NASA Begins Transportation of Its “Lunar Megarocket” to a Launch Pad

    The SLS rocket left the assembly building at the Kennedy Space Center in Florida

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    NASA’s new giant rocket began its first transfer to a launch pad on Thursday to undergo a series of tests that, if successful, will allow it to embark on its mission to reach the Moon this summer.

    The SLS rocket left the assembly building at the Kennedy Space Center in Florida around 5:47 p.m. (21:47 GMT) and will take eleven hours to arrive, transported by a huge vehicle, to the legendary launch complex 39B, located just over six kilometers of distance.

    Astronomical cost

    With the Orion capsule at its tip, the SLS rocket is 98 meters tall, taller than the Statue of Liberty, but slightly less than the 110 meters of the Saturn V rocket, which sent man to the Moon during the Apollo missions. .

    A symbol of the country

    However, the SLS will have a thrust of 39.1 meganewtons, 15% more than Saturn V, making it the most powerful rocket in the world. “It’s a symbol of our country,” Tom Whitmeyer, a senior NASA official, told reporters this week.

    A symbol, however, accompanied by a bill of 4,100 million dollars (3,700 million euros) per launch for the first four Artemis missions to the Moon, the inspector general of the US space agency, Paul Martin, stressed before Congress this month. .

    Once it hits the launch pad, engineers will have about two weeks to run a series of tests before a pre-launch dress rehearsal. On April 3, the SLS team will load more than three million liters of cryogenic fuel into the rocket and repeat each stage of the countdown until the last 10 seconds, without starting the engines. The rocket will then be defueled for a safe aborted launch demonstration.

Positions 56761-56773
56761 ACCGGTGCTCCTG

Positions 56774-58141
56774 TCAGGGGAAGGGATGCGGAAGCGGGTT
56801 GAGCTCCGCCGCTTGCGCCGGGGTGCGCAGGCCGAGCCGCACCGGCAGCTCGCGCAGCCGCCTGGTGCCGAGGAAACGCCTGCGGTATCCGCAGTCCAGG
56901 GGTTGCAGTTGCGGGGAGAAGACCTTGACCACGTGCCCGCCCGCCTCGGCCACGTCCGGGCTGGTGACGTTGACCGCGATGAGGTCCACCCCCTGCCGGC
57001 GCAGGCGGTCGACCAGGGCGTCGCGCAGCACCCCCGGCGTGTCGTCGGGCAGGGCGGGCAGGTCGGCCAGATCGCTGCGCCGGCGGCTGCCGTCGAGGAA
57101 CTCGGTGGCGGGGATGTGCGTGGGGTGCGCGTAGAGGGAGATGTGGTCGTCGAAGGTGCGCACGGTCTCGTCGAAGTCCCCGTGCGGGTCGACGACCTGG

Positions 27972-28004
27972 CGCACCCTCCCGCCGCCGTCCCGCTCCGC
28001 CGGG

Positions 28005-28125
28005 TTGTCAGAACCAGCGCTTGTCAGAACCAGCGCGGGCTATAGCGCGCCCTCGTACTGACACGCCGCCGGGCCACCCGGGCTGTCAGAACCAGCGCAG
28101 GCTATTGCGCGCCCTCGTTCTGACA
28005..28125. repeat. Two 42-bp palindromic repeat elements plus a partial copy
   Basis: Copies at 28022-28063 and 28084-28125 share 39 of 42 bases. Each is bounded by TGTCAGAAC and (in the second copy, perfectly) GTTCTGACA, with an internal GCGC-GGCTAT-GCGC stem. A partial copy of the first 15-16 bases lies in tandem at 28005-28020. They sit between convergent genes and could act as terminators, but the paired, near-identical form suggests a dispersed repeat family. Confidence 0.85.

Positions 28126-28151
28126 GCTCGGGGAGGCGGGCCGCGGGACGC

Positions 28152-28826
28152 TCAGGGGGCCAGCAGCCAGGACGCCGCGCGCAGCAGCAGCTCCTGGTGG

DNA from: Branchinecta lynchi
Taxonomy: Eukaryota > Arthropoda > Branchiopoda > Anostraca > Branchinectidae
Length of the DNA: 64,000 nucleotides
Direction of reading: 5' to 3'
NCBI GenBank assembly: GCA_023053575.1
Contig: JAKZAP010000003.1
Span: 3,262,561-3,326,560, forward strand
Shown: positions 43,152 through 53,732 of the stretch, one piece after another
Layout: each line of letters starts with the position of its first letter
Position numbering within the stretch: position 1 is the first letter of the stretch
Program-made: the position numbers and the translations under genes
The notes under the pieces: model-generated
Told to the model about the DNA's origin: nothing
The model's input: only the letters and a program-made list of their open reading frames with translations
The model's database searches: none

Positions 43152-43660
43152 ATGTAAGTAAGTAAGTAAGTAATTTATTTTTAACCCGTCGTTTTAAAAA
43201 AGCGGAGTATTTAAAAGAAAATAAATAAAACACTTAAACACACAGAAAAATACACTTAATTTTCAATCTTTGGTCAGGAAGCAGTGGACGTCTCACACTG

To the Moon and beyond

    NASA is targeting a May first launch window for Artemis 1, an unmanned lunar mission that will be the first to combine the SLS rocket and Orion capsule. The SLS will first place Orion in low Earth orbit before, thanks to its upper stage, performing a “translunar injection”. This maneuver is necessary to send Orion more than 450,000 km from Earth and almost 64,000 km beyond the Moon, farther than any other manned spacecraft.

    During its three-week mission, Orion will deploy ten shoebox-sized satellites called CubeSats that will collect information about deep space. The capsule will travel to the far side of the Moon using its thrusters provided by the European Space Agency (ESA), and then return to Earth, specifically to the Pacific, off the coast of California.

    We will have to wait for Artemis 2, scheduled for 2024, to see a manned test flight. Then the capsule will go around the Moon, without landing on it, while Artemis 3, scheduled for 2025 at the earliest, will take the first woman and the first black person to lunar soil, at the south pole of the satellite. NASA wants to test some technologies on the Moon that it wants to use during its future missions to Mars in the 2030s. With its launch SLS will enter the category of “super-heavy” launchers, for the moment only made up of Space X’s Falcon Heavy, which is smaller than the SLS.

    Space X

    Elon Musk’s company is developing another deep-space rocket: Starship, which is fully reusable and which the billionaire said would be ready for an orbital test this year. Starship will be bigger and more powerful than the SLS: at 120 meters tall, it will have an output of 75 meganewtons and will be much cheaper.

    According to Elon Musk, within a few years the cost per launch could be reduced to 10 million dollars (9 million euros). But the two rockets are not comparable: The SLS is designed to go directly to its final destination, while SpaceX plans to launch a Starship rocket into orbit and then resupply it with another Starship rocket to extend its range and payload. NASA has also contracted with SpaceX for a version of Starship that would be used as a lunar landing vehicle for Artemis.

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